OPINION: Once again there's a flurry of activity as Prime Minister Jacinda Ardern, Minister of Trade Damien O'Connor and a band of dedicated officials and leading agricultural representatives fly into Brussels where the powerful European Union is based.
The register comes as New Zealand moves to COVID-19 National Alert Level 4 tonight at midnight.
MPI director-general Ray Smith and Agriculture and Food Safety Minister Damien O’Connor met 90 sector stakeholders by conference call yesterday.
Smith says it was an extremely constructive meeting.
“I know that everyone who took part wants to do their best for New Zealand as we meet the COVID-19 challenge.”
Smith says MPI requires safety assurances from operators that their processes protect workers and the public by limiting interactions between staff and reducing the potential spread of COVID-19.
"The Government's declaration of essential services approves those operating in the primary sector, but we just need to verify that operators are following safe practices.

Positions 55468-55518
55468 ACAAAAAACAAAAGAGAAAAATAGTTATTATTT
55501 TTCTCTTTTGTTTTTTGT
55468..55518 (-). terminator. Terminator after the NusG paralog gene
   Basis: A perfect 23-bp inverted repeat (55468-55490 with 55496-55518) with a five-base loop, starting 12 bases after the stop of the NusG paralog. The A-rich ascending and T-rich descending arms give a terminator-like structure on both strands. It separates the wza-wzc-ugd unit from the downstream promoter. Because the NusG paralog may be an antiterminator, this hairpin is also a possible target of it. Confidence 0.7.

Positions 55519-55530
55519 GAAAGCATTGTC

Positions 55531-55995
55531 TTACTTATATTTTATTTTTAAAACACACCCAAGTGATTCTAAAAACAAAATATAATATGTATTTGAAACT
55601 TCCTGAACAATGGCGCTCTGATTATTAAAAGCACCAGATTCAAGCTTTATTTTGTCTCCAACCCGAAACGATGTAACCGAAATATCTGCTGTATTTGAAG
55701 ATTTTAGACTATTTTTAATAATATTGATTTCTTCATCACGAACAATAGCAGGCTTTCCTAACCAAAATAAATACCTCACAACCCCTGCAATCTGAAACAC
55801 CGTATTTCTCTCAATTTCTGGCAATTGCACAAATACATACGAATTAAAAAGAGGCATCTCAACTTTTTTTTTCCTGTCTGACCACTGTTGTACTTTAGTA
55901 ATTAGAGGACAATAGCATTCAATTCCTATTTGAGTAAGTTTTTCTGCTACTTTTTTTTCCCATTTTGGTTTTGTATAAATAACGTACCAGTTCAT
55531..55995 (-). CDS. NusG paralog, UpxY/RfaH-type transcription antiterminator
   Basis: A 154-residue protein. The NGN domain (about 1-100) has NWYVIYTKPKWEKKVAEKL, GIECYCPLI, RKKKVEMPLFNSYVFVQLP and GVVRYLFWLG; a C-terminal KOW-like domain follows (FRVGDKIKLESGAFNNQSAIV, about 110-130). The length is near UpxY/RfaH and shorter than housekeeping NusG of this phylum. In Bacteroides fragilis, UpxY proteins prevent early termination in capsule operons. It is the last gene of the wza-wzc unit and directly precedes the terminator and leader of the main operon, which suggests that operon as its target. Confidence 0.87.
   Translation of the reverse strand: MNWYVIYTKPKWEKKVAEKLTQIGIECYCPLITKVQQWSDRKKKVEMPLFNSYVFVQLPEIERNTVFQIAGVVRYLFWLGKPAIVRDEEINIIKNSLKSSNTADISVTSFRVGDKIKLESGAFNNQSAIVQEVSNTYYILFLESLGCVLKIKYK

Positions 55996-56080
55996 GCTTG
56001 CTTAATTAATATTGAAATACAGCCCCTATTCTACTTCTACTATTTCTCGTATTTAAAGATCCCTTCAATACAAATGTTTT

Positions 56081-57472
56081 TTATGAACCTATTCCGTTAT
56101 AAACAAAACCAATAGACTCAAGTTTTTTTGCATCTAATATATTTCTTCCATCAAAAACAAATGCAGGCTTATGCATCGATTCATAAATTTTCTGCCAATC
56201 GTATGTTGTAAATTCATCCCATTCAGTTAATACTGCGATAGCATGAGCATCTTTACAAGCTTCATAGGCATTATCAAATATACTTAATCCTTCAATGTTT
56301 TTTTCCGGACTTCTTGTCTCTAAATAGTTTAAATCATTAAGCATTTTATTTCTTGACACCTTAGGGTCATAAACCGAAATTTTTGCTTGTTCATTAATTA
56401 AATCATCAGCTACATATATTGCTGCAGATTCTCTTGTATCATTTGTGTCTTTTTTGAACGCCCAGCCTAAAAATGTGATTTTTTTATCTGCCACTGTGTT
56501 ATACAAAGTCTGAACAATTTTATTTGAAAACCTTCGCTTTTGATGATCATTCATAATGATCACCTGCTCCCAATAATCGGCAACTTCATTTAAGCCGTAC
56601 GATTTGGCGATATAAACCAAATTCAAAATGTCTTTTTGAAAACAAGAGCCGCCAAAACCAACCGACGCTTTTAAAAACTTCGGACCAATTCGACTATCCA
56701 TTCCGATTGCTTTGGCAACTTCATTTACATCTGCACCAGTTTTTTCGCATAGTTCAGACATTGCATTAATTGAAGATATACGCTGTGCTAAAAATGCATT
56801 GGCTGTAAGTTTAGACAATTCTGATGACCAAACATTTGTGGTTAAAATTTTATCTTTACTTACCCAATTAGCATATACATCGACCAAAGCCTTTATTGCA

“We are asking 11 critical questions about how you intend to stop any spread of COVID-19,” says Smith.
There are a couple of simple questions operators can ask themselves before registering:
1. Do you have five or fewer people (including the owner) working at each business site?
2. Can you achieve social distancing measures between staff in your workplace, including travelling, to and from work?
If you answer 'yes' to both of those questions, then you do not need to fill in the form.
• If you answer 'no' to either of these questions, you must fill in the form.
• If in doubt, fill in the form.
“Production chains should work to achieve separation between staff and adopt mitigation measures, such as protective gear and equipment, where possible,” says Smith.
Smith says MPI will do its best to advise and support the sector over the coming days and weeks.
“We are asking businesses to be registered by 5pm on Friday 27 March 2020. They should keep operating and are expected to already have health procedures in place.
“We’re all working together to ensure that our vital food production sectors can operate safely,” says Smith.